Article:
The Urban Farmhouse tasting room at 3 Stars will offer two things the brewery currently lacks: climate control and seats for 100 people. (Photo by Fritz Hahn/The Washington Post)


Chillum Place NW is a narrow, potholed street of auto repair shops and plumbing supply companies that back up to Metro's Red Line tracks. It's the last place you'd expect to find a farmhouse, but that's exactly what 3 Stars Brewing Company has created with its new tasting room.

Faced with pine shingles and topped with corrugated metal, the Urban Farmhouse contains a full bar with 10 taps, custom-built chandeliers and tables, and space for more than 100 people to hang out. (The Nov. 6 grand opening features half-price pints, live music and the debut of a new beer called Starsky and Dutch -- a chocolate stout made with Dutch cocoa powder, cocoa nibs and a touch of lactose -- from 4 to 9 p.m.)

The brewery's popular Peppercorn Saison was originally called Urban Farmhouse, until 3 Stars was contacted by another brewer who already made a beer with that name. But the 3 Stars owners liked the idea of an "urban farmhouse," co-founder Dave Coleman says -- the way the phrase calls to mind fresh local farm products being reused in the city.

The creation of a standalone tasting room is a natural progression for 3 Stars, Coleman explains, given how the D.C. brewing scene has grown. "When we opened, people would come in, get their 12 ounces [of samplers], buy a growler, and go," because breweries weren't able to sell beer to be consumed on-premise. When the city passed legislation allowing breweries to sell pints of their beer, "we saw more people coming in, having a pint and making a day of it," especially when 3 Stars began hosting food trucks.

But the 3 Stars experience was sometimes awkward: "We had jockey boxes" -- temporary taps used at beer festivals -- "set up on work tables, and in the summer, when it got hot, they'd foam over" as the lines warmed up, and the resulting mess meant took forever to get a growler filled. 3 Stars eventually built a tap system, but then lines of people waiting to get their 64-ounce growlers filled would snake through the brewery, annoying people who just wanted to grab a beer to sip with friends.

The Urban Farmhouse strikes a better balance: The 10 taps will dispense pints and tasting flights, with cans, bottles and 3 Stars merchandise also available for purchase. Customers who want to buy beer to-go can head to the growler station, elsewhere in the brewery, to get their jugs filled. It's also climate-controlled, which Coleman is really happy about. "In the summer, it's like 110 degrees in here, and in the winter, you freeze," he says.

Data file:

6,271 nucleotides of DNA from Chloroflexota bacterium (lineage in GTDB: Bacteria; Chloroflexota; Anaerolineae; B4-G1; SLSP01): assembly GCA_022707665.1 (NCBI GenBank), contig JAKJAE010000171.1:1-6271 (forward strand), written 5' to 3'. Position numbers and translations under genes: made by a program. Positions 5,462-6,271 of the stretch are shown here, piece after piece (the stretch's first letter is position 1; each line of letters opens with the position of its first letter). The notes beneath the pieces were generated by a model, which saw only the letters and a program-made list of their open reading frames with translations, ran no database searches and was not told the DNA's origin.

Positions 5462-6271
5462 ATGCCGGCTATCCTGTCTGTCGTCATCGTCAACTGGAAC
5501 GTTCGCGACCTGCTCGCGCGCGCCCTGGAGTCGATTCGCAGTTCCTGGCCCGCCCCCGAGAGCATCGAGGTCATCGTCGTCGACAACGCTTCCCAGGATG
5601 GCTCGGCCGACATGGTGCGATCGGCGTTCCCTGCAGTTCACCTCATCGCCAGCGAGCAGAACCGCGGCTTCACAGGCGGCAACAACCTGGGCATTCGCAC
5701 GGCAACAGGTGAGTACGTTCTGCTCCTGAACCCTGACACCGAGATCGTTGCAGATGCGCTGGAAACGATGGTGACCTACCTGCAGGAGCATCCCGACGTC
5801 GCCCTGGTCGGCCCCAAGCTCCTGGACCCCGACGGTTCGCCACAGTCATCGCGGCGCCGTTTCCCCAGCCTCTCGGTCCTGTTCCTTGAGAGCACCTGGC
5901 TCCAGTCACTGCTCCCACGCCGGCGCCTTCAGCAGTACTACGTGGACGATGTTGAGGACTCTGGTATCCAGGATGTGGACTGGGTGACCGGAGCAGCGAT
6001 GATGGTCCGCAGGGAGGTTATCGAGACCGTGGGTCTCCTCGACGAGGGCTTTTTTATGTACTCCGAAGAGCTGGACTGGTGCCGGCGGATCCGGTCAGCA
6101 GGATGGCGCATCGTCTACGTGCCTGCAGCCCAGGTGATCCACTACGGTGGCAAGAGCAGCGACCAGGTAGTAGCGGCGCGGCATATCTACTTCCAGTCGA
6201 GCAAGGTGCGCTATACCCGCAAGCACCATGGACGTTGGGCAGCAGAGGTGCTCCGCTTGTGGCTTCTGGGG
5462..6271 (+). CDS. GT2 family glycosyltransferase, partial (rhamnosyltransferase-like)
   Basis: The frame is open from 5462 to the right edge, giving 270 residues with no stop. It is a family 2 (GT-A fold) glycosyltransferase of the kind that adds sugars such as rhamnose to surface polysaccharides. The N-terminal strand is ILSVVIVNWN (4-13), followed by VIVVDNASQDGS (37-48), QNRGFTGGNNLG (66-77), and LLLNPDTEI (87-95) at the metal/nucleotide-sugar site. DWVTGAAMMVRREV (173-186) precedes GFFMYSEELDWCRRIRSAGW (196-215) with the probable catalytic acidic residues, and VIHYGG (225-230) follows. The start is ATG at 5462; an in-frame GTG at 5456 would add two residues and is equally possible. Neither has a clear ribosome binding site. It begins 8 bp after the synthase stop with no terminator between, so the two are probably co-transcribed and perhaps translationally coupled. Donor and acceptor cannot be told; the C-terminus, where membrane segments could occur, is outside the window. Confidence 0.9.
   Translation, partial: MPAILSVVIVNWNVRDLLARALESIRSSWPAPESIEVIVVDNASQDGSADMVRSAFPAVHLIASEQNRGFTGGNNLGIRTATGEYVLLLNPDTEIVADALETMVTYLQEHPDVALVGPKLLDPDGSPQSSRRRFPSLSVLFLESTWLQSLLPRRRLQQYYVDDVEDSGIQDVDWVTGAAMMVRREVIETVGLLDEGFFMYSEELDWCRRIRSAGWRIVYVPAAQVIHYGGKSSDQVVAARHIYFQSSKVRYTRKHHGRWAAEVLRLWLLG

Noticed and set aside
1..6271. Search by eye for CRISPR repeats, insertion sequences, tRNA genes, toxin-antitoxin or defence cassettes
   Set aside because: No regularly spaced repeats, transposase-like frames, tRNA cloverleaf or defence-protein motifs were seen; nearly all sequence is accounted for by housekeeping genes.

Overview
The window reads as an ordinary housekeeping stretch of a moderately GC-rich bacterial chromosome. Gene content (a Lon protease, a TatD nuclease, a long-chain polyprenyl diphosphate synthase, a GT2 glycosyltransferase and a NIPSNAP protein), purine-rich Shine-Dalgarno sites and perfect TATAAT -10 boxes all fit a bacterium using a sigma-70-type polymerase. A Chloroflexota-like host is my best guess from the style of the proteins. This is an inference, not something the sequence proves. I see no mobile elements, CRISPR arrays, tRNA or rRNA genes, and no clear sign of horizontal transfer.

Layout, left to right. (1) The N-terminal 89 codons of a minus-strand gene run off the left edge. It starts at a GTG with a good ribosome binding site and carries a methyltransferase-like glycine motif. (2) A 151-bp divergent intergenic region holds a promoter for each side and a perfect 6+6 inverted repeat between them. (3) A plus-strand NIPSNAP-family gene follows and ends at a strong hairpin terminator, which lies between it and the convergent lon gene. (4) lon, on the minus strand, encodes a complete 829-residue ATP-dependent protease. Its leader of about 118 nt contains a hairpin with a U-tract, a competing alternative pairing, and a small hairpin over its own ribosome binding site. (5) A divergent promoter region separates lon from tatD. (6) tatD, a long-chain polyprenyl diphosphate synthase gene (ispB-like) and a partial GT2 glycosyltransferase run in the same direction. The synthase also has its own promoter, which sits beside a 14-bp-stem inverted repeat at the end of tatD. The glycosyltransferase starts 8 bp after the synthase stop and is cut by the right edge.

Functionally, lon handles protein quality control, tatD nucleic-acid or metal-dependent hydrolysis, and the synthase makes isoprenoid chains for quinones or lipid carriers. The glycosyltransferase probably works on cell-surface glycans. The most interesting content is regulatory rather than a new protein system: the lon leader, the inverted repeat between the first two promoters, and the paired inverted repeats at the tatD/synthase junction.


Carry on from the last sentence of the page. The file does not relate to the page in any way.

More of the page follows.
The tasting room, which was being finished Thursday night, has walls and (soon) doors separating it from the rest of the brewery. (Photo by Fritz Hahn/The Washington Post)

An extra benefit of the tasting room is that the brewery now has a space to host special events. Ever since 3 Stars announced plans for Urban Farmhouse, "I've been getting calls from event planners and wedding planners," Coleman says. The first wedding takes place Friday, Nov. 13, and they're already talking about holiday parties.

The opening of the tasting room caps a busy year for 3 Stars, which has included the release of the brewery's first canned beers and the creation of the Funkerdome, a facility within the brewery for the creation and aging of sour beers. A giant wooden tank called a foeder arrived from Tuscany, and it sits next to dozens of 3 Stars beers aging in cider, bourbon, gin and apple brandy barrels.

The brewery has even more in the pipeline: Saturday, Nov. 14, is #Crafts4Kidz, a fundraiser for Children's National Hospital with bands, beers, cocktails and works by local artists. (Tickets are $20 and on sale now.) The annual Artists and Artisans holiday market returns in December, showcasing the wares of local crafters and producers for anyone needing to pick up a last-minute gift or just wanting to hang out at the brewery, listen to DJs and drink a beer.

Finally, Coleman says they're about to reopen membership in the Illuminati. It's the best kind of secret society: Members pay $100 and receive five limited-edition beers throughout the year. In 2015, they've included Madness Old Ale aged in Green Hat Ginavit barrels, and a saison aged for a year in chardonnay barrels. With the growing Funkerdome, Coleman says, "I think they'll see some sour beers" in Illuminati releases in 2016. The exact date for sign-ups hasn't been finalized, but Coleman expects the limited number of slots to sell out quickly.

When all that's out of the way, 3 Stars will turn to renovations of its on-site homebrew supply store. But first, these guys deserve a beer.

3 Stars Brewing Company, 6400 Chillum Pl. NW.

The beer menu for opening night will also include a new release called Starsky and Dutch. (Photo by Fritz Hahn/The Washington Post)